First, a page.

I know enough to say that Johnny’s playing is silky and fluid, with a liberal use of legato and bends. It is sometimes staccato, with funky double-stops and string snaps. I think I was most amazed when he played “Wind Cries Mary,” using a call-and-response format. He would play one phrase in his own style, then answer with Jimi’s style in the next phrase, and alternate back and forth. He carried on his own conversation with Jimi Hendrix onstage, and I was privileged enough to watch and listen. For an encore, he essentially played an extended Hendrix “Voodoo Child” medley, again incorporating his own funky style, but throwing in the occasional Hendrix lick for those of us in the crowd who hadn’t caught the initial hook.

Of course, these are the things you expected me to say. I can also say that he’s a pretty cool cat. He signed autographs after the show, and someone mentioned the “asshole” who wouldn’t shut up during the shows. (This is one of the guys Liz Clark had mentioned, earlier.) Given the opportunity to grouse about hecklers, Johnny took the high road. He said, “Oh, no, he was just having a good time. He wasn’t a problem. He was a good heckler, not a bad heckler.” When a guy is beat from a year straight of touring, can still put on a high energy show, and have nice words to say about hecklers, you gotta know there’s something more than just a talented guitar player inside him. He’s a good human being, too.

Often, after shows like this, I get bummed out about how far I have to go to be an accomplished guitarist. I started to get that feeling as I was driving up Broadway, but then I passed by Herman’s Hideaway and started to smile. You see, the last time I went to a show at the Gothic, I hadn’t played Herman’s yet. This time, I had. I guess maybe I am making some progress.

Stories Everywhere

Story ideas are everywhere. Anyone who says otherwise is trying to sell you his idea service.

Today, as I was leaving the grocery store, I pulled up next to a nice black car at the stoplight. The driver was a young blonde woman, her hair pulled back in a professional-style ponytail. It was about 6:00 PM, and she looked as if she had just gotten off work. She was very pretty, and her face was scrunched in worry. That, in itself, is enough to spark a story. What would make a young, successful businesswoman worry so? What is happening in her life?

As she waited for the light, she got a small box out of one of the grocery bags and opened it. She pulled a sheet of paper out of the box and unfolded it. The sheet had a pink border; it was instructions for a home pregnancy test. She was still waiting at the stoplight when I drove into the intersection.

You can’t tell me there’s not a story there. I guarantee it’s a very important story for the young lady. I couldn’t see if she had a ring on her left hand; depending on whether she did or didn’t, the story could go in vastly different directions.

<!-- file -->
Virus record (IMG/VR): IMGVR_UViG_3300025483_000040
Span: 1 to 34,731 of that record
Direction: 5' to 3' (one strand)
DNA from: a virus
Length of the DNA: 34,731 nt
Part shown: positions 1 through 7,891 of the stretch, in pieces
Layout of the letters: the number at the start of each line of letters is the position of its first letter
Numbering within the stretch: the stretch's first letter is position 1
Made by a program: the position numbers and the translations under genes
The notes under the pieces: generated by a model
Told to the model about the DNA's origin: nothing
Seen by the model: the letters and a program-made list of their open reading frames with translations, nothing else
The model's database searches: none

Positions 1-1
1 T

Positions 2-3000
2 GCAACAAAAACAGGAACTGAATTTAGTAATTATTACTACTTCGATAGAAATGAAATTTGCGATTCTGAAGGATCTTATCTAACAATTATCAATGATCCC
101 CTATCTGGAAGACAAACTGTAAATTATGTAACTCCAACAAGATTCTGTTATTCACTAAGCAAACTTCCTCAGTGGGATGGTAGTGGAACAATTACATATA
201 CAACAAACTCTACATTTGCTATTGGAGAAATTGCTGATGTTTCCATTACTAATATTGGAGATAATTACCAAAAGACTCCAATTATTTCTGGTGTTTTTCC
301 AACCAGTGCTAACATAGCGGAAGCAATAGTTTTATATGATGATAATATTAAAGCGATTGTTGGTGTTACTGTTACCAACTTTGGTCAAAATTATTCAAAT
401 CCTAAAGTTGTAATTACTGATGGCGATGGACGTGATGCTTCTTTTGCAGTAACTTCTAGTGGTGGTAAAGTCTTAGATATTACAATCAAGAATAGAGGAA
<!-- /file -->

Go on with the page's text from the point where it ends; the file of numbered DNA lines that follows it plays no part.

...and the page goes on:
On another occasion, I was walking with my wife in downtown Denver one frigid night. We were on our way to an Eric Johnson concert at the Ogden Theatre. As we walked, a couple about a block in front of us stopped short, dropped their bags, and faced each other, yelling. We slowed, not sure what was going to happen or if we would have room to get by. They sparred verbally, and then the man suddenly picked up his shopping bag, turned, and walked briskly up the street, away from us. The woman stood still. She called after him a couple of times, but he didn’t turn around or stop. She started crying. Gathering her things, she began to shuffle up the street in the direction he had gone, still sobbing in the cold air.

I have no idea what they were arguing about, or whether it was right for him to strand her on Colfax Avenue on a winter night. Perhaps he had some justification, or perhaps he was just a jerk. But the scene could translate almost directly into a story or even a movie script. I’ve often thought it would be a good exercise to write that scene from different perspectives: one that paints the man’s actions in a positive light, one that paints his actions in a negative light, and one that explains what’s happened in a way that neither person looks like the villain.

Observation is really all it takes to come up with the spark for a story. The writer doesn’t have to record the events perfectly for an idea to start burning; in fact, it might keep the idea from growing if the writer sticks too closely to the details. Stories that are based in reality may sometimes benefit from tension-inducing details that were not in the inspirational scene.

Tonight, I played Morrowind for the first time in weeks. I didn’t get very far; in fact, I stopped playing it in favor of reading Word Work. I should be able to finish the book at lunch tomorrow.